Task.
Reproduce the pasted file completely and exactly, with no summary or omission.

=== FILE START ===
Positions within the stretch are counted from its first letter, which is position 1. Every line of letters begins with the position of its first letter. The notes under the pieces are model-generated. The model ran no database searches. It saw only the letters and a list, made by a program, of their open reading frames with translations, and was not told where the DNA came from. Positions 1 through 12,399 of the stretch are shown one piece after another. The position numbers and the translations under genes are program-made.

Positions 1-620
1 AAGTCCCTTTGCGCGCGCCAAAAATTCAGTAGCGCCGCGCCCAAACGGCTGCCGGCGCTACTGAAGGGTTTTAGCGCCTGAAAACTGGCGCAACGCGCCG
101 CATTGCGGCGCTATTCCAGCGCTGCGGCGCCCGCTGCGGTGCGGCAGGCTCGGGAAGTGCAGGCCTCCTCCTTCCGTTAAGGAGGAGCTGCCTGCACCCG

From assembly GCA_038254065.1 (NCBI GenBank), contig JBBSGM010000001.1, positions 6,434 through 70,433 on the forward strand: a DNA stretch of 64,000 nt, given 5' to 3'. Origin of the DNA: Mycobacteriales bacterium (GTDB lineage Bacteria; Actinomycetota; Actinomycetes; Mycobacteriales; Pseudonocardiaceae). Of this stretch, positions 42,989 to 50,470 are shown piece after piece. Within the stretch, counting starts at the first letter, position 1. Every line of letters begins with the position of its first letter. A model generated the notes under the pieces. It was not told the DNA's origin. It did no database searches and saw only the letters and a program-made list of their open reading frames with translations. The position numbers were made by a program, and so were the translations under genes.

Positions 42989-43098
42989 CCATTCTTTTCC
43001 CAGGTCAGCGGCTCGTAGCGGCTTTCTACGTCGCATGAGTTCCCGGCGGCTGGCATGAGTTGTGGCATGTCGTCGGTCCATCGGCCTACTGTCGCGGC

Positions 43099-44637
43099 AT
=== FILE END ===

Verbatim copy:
Positions within the stretch are counted from its first letter, which is position 1. Every line of letters begins with the position of its first letter. The notes under the pieces are model-generated. The model ran no database searches. It saw only the letters and a list, made by a program, of their open reading frames with translations, and was not told where the DNA came from. Positions 1 through 12,399 of the stretch are shown one piece after another. The position numbers and the translations under genes are program-made.

Positions 1-620
1 AAGTCCCTTTGCGCGCGCCAAAAATTCAGTAGCGCCGCGCCCAAACGGCTGCCGGCGCTACTGAAGGGTTTTAGCGCCTGAAAACTGGCGCAACGCGCCG
101 CATTGCGGCGCTATTCCAGCGCTGCGGCGCCCGCTGCGGTGCGGCAGGCTCGGGAAGTGCAGGCCTCCTCCTTCCGTTAAGGAGGAGCTGCCTGCACCCG

From assembly GCA_038254065.1 (NCBI GenBank), contig JBBSGM010000001.1, positions 6,434 through 70,433 on the forward strand: a DNA stretch of 64,000 nt, given 5' to 3'. Origin of the DNA: Mycobacteriales bacterium (GTDB lineage Bacteria; Actinomycetota; Actinomycetes; Mycobacteriales; Pseudonocardiaceae). Of this stretch, positions 42,989 to 50,470 are shown piece after piece. Within the stretch, counting starts at the first letter, position 1. Every line of letters begins with the position of its first letter. A model generated the notes under the pieces. It was not told the DNA's origin. It did no database searches and saw only the letters and a program-made list of their open reading frames with translations. The position numbers were made by a program, and so were the translations under genes.

Positions 42989-43098
42989 CCATTCTTTTCC
43001 CAGGTCAGCGGCTCGTAGCGGCTTTCTACGTCGCATGAGTTCCCGGCGGCTGGCATGAGTTGTGGCATGTCGTCGGTCCATCGGCCTACTGTCGCGGC

Positions 43099-44637
43099 AT